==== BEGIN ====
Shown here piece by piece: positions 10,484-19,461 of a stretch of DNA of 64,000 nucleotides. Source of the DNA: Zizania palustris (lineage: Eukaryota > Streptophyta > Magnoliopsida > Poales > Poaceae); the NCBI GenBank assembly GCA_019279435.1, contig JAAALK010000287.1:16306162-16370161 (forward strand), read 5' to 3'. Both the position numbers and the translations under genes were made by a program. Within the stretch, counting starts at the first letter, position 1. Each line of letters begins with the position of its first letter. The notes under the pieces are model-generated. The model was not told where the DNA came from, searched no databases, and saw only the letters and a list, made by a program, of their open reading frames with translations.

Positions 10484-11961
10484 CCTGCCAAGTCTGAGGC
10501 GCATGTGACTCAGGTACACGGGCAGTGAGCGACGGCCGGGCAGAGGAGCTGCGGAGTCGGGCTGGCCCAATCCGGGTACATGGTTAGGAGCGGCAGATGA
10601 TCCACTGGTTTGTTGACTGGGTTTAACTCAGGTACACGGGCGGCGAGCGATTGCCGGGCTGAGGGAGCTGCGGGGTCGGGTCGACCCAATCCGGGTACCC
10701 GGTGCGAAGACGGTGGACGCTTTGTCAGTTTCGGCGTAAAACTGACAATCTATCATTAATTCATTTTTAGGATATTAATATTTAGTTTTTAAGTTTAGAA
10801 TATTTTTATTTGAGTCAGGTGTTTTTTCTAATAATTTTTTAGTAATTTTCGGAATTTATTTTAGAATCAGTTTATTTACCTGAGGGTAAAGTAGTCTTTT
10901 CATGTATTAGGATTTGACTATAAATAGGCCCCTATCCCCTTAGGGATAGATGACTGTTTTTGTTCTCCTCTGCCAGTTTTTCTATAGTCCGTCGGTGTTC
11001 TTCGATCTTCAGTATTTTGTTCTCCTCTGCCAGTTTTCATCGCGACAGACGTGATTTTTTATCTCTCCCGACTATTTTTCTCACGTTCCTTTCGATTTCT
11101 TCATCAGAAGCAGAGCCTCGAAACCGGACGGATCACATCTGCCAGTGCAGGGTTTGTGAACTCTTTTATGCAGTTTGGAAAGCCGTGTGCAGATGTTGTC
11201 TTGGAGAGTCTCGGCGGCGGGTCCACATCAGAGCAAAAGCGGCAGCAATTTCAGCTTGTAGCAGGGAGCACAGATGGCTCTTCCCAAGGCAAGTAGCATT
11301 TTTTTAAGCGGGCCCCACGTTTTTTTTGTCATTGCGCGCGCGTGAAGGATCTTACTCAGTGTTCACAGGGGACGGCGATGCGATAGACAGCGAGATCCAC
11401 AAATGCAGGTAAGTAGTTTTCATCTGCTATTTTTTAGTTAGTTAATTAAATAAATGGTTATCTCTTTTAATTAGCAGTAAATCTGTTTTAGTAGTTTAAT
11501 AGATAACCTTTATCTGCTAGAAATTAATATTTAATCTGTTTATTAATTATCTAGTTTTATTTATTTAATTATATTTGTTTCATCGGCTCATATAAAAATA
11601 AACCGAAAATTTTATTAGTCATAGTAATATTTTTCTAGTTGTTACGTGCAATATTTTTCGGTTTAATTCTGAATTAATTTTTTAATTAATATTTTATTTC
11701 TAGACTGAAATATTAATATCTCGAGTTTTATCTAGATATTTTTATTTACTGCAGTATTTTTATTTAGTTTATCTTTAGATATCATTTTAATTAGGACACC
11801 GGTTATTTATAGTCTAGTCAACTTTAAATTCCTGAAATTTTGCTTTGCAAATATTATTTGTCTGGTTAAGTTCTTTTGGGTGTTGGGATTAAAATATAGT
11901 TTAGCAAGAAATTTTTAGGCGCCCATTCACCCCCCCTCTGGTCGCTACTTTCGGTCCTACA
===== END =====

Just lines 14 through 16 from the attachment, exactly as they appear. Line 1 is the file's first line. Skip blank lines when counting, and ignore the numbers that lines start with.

11501 AGATAACCTTTATCTGCTAGAAATTAATATTTAATCTGTTTATTAATTATCTAGTTTTATTTATTTAATTATATTTGTTTCATCGGCTCATATAAAAATA
11601 AACCGAAAATTTTATTAGTCATAGTAATATTTTTCTAGTTGTTACGTGCAATATTTTTCGGTTTAATTCTGAATTAATTTTTTAATTAATATTTTATTTC
11701 TAGACTGAAATATTAATATCTCGAGTTTTATCTAGATATTTTTATTTACTGCAGTATTTTTATTTAGTTTATCTTTAGATATCATTTTAATTAGGACACC